Xellos's blog

By Xellos, history, 3 years ago, In English,

I got to IOI solving — and upsolving — a bit late and I just recently finished it (with help of various comments). One thing I didn't really see there was: how would you have done?

Here are my comments about the problems:

  • aliens: a common DP + convex hull trick; apparently, gets TLE for the 5th subtask and even O(NK) has trouble fitting within the TL; 60pts

  • shortcut: I knew that there's binsearch (from a similar TC problem); afterwards, finding an solution isn't hard, but improving it enough to get more points is; 93pts

  • railroad: mfw — I didn't move beyond a bitset DP; even though I had a lot of ideas including what turned out to be the correct one (finding a flow), I thought it'd be some kind of greedy, but those are numerous and hard to check in this case; the last subtask was very easy after solving the 3rd; 34pts

  • messy: the bounds are 7·27 with N = 27, so it has to be D&C; full score

  • paint, molecules: easy 100pt problems

So that'd give me 7th place.

The first solution I got 93pts for in shortcut was this: when checking if the diameter is  ≤ D and considering i to be the left endpoint, find the largest j = j1(i) such that a shortcut between i and j gives all distances within the created cycle  ≤ D, the largest j = j2(i) such that all distances between vertices from the cycle and vertices to the left of i are  ≤ D, then symmetrically for each j the smallest i = i3(j) such that all distances between vertices from the cycle and those to the right of j are  ≤ D. There are also distances between pairs of vertices not on the cycle, but those are easy.

For j2(i), we can find the leftmost vertex k2(i) to the right of i such that it's farther from some vertex to the left of i without a shortcut; then, all other vertices on the cycle must be reachable using the shortcut, so pos(j2) - pos(a) + d(a) + C + lft(i) ≤ D for all vertices a between k2 and j2; here, pos is the position of each vertex on the main line (prefix sum of l) and lft(i) is the maximum distance to the left from i; we can extend it to all vertices a to the right of k2, which gives us a bound on pos(j2); we can find j2 by binsearching. Also, k2 can be found using an RMQ table for max(pos+d) and an RMQ-like search.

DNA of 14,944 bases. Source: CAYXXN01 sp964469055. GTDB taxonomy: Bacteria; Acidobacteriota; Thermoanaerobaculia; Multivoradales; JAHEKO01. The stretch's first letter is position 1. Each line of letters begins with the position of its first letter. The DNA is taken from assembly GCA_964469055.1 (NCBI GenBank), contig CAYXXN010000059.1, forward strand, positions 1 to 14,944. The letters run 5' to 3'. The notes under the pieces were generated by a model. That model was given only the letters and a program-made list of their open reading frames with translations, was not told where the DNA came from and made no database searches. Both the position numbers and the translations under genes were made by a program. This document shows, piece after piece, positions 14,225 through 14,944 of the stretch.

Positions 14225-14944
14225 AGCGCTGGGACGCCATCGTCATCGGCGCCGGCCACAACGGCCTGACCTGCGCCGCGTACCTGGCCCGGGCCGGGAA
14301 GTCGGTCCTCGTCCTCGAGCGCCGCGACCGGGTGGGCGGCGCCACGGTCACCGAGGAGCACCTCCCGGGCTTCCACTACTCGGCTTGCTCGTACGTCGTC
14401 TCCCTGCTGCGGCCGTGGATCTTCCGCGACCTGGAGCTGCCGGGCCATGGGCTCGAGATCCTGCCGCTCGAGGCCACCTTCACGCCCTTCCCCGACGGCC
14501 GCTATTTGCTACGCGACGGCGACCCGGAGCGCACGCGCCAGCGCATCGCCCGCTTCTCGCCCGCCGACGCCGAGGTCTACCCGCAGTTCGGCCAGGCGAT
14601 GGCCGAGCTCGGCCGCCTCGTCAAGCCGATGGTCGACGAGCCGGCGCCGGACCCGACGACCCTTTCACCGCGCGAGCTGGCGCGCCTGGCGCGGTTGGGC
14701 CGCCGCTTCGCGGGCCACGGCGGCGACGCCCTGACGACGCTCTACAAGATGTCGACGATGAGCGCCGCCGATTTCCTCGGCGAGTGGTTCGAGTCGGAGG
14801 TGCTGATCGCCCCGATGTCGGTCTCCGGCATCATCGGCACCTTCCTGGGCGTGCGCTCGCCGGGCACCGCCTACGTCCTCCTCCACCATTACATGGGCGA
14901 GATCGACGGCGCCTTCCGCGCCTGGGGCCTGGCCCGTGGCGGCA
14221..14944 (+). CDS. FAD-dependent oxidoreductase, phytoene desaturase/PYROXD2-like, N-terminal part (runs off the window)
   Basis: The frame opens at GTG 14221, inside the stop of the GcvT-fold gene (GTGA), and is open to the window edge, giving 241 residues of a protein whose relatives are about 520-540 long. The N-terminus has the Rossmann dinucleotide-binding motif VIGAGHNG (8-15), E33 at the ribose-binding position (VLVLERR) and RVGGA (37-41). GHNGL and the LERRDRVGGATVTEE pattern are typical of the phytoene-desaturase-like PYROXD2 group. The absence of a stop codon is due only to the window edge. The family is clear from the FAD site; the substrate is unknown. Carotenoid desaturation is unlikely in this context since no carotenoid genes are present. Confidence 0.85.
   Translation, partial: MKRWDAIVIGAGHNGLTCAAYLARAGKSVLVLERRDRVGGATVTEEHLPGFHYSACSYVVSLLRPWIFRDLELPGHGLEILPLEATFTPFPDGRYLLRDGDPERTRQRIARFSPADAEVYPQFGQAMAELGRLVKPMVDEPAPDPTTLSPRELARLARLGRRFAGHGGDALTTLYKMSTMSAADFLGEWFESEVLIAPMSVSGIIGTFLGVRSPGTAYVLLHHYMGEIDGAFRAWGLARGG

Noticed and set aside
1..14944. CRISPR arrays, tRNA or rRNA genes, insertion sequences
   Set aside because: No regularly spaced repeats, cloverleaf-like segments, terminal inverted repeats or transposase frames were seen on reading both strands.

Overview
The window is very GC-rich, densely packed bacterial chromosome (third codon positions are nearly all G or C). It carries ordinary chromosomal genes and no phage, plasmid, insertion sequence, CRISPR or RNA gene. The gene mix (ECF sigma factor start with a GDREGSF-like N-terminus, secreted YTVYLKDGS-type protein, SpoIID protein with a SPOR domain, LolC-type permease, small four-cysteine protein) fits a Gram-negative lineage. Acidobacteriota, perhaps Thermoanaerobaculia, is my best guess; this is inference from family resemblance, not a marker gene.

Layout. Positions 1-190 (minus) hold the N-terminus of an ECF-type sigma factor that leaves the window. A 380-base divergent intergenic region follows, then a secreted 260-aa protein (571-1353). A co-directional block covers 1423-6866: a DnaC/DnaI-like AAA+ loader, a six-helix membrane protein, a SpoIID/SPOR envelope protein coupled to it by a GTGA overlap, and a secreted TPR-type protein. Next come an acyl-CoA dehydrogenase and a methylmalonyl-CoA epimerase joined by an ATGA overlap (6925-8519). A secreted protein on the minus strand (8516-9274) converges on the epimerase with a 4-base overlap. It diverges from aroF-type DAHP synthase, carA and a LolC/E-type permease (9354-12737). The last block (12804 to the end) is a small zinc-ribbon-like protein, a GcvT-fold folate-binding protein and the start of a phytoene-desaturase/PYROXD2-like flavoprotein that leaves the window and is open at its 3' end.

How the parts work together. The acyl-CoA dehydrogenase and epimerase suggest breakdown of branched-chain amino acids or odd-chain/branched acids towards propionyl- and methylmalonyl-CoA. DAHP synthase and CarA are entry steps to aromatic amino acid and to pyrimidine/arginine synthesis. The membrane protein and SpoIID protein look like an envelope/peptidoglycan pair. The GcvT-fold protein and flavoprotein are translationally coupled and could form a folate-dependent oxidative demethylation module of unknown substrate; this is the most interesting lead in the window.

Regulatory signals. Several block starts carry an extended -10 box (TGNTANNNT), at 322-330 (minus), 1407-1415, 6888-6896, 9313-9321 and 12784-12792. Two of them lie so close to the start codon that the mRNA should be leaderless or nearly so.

With j1(i), we can do something similar to finding j2 for each vertex, but only for distances to i exactly, not to the left of i (so there's d(i) instead of lft(i)); j1(i) can be computed as their suffix minima.

We're left with this problem: there's an interval Il(i) and Ir(i) for each i; are there some i, j such that and ? This can be solved e.g. using another RMQ table, in which we'll store the minimum left ends of Ir in ranges of j; the right ends of Ir aren't important. Then, for each i, we can find out if the minimum in Il(i) is  ≤ i. (Alternatively, we can use a sweepline algorithm and store opened Ir-s in a set<>.)

How simple. /sarcasm

I tried to optimise this, but there was no way to squeeze it even into 97 points — surprisingly, since I didn't really need to optimise to get 93pts.

I got full score on shortcut using an approach based on http://codeforces.com/blog/entry/46518?#comment-310338 (note: extending to all pairs i, j is probably unnecessary and wrong — if i = j, we get a non-path which can be longer than D). The hardest part is computing the smallest j0 = j > i and largest i0 = i < j such that u[i] + v[j] > D, since u[i] and v[j] don't have to be monotonous; afterwards, we can find the smallest/largest sum/difference of x1, x2 by considering all j ≥ j0 / i ≤ i0, for which we only need prefix/suffix maxima of u[] and v[] and check if the answer exists using 2x 2 pointers in O(N).

To compute j0, let's move from i = N - 1 to i = 0 and recompute the sequence of closest increasing v[j]-s using the well-known stack algorithm. Obviously, we can find j0 by binsearching among them, but that gives time complexity. However, if j0(i) < j0(i') for i > i', then we can decrease j0(i') to j0(i) without affecting the bounds on the sum/difference of x1, x2; that means we can keep a pointer on the element in the stack (actually an array in the implementation) corresponding to v[j0] and only move this pointer in one direction and it's in total.

This got 97 points instantly, but I still needed some optimisations to get to 100. That time limit was really tight. Other than that, the problems were pretty good and difficult (as expected from Russia); I just missed problems with non-binary scoring per subtask.

My codes: molecules railroad shortcut paint messy ayyliens

 
 
 
 
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